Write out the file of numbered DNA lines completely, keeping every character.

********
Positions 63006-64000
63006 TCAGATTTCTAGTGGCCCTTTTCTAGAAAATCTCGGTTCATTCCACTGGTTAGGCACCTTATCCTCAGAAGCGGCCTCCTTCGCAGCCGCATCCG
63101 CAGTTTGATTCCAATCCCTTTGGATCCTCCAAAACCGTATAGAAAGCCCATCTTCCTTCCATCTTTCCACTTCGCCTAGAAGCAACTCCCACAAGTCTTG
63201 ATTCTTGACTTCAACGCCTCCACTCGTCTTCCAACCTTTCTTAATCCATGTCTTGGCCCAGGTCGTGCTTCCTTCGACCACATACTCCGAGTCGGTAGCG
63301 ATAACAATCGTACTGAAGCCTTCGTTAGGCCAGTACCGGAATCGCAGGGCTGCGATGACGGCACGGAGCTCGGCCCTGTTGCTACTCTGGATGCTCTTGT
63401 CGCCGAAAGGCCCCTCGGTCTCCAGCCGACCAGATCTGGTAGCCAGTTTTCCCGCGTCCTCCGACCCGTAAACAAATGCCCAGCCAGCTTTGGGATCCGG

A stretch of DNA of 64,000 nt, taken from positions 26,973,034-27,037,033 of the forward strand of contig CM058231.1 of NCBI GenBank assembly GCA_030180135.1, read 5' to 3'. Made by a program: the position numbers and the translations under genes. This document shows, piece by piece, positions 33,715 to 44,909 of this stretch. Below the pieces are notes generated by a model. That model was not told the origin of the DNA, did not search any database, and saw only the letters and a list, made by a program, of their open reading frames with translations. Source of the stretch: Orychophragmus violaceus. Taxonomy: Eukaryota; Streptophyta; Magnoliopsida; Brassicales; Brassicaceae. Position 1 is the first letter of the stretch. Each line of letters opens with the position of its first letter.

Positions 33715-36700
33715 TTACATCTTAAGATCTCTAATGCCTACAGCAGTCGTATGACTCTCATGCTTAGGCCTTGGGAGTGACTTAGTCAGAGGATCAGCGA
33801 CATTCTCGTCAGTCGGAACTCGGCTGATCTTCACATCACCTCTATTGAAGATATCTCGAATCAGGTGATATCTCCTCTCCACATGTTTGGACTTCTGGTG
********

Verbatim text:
Positions 63006-64000
63006 TCAGATTTCTAGTGGCCCTTTTCTAGAAAATCTCGGTTCATTCCACTGGTTAGGCACCTTATCCTCAGAAGCGGCCTCCTTCGCAGCCGCATCCG
63101 CAGTTTGATTCCAATCCCTTTGGATCCTCCAAAACCGTATAGAAAGCCCATCTTCCTTCCATCTTTCCACTTCGCCTAGAAGCAACTCCCACAAGTCTTG
63201 ATTCTTGACTTCAACGCCTCCACTCGTCTTCCAACCTTTCTTAATCCATGTCTTGGCCCAGGTCGTGCTTCCTTCGACCACATACTCCGAGTCGGTAGCG
63301 ATAACAATCGTACTGAAGCCTTCGTTAGGCCAGTACCGGAATCGCAGGGCTGCGATGACGGCACGGAGCTCGGCCCTGTTGCTACTCTGGATGCTCTTGT
63401 CGCCGAAAGGCCCCTCGGTCTCCAGCCGACCAGATCTGGTAGCCAGTTTTCCCGCGTCCTCCGACCCGTAAACAAATGCCCAGCCAGCTTTGGGATCCGG

A stretch of DNA of 64,000 nt, taken from positions 26,973,034-27,037,033 of the forward strand of contig CM058231.1 of NCBI GenBank assembly GCA_030180135.1, read 5' to 3'. Made by a program: the position numbers and the translations under genes. This document shows, piece by piece, positions 33,715 to 44,909 of this stretch. Below the pieces are notes generated by a model. That model was not told the origin of the DNA, did not search any database, and saw only the letters and a list, made by a program, of their open reading frames with translations. Source of the stretch: Orychophragmus violaceus. Taxonomy: Eukaryota; Streptophyta; Magnoliopsida; Brassicales; Brassicaceae. Position 1 is the first letter of the stretch. Each line of letters opens with the position of its first letter.

Positions 33715-36700
33715 TTACATCTTAAGATCTCTAATGCCTACAGCAGTCGTATGACTCTCATGCTTAGGCCTTGGGAGTGACTTAGTCAGAGGATCAGCGA
33801 CATTCTCGTCAGTCGGAACTCGGCTGATCTTCACATCACCTCTATTGAAGATATCTCGAATCAGGTGATATCTCCTCTCCACATGTTTGGACTTCTGGTG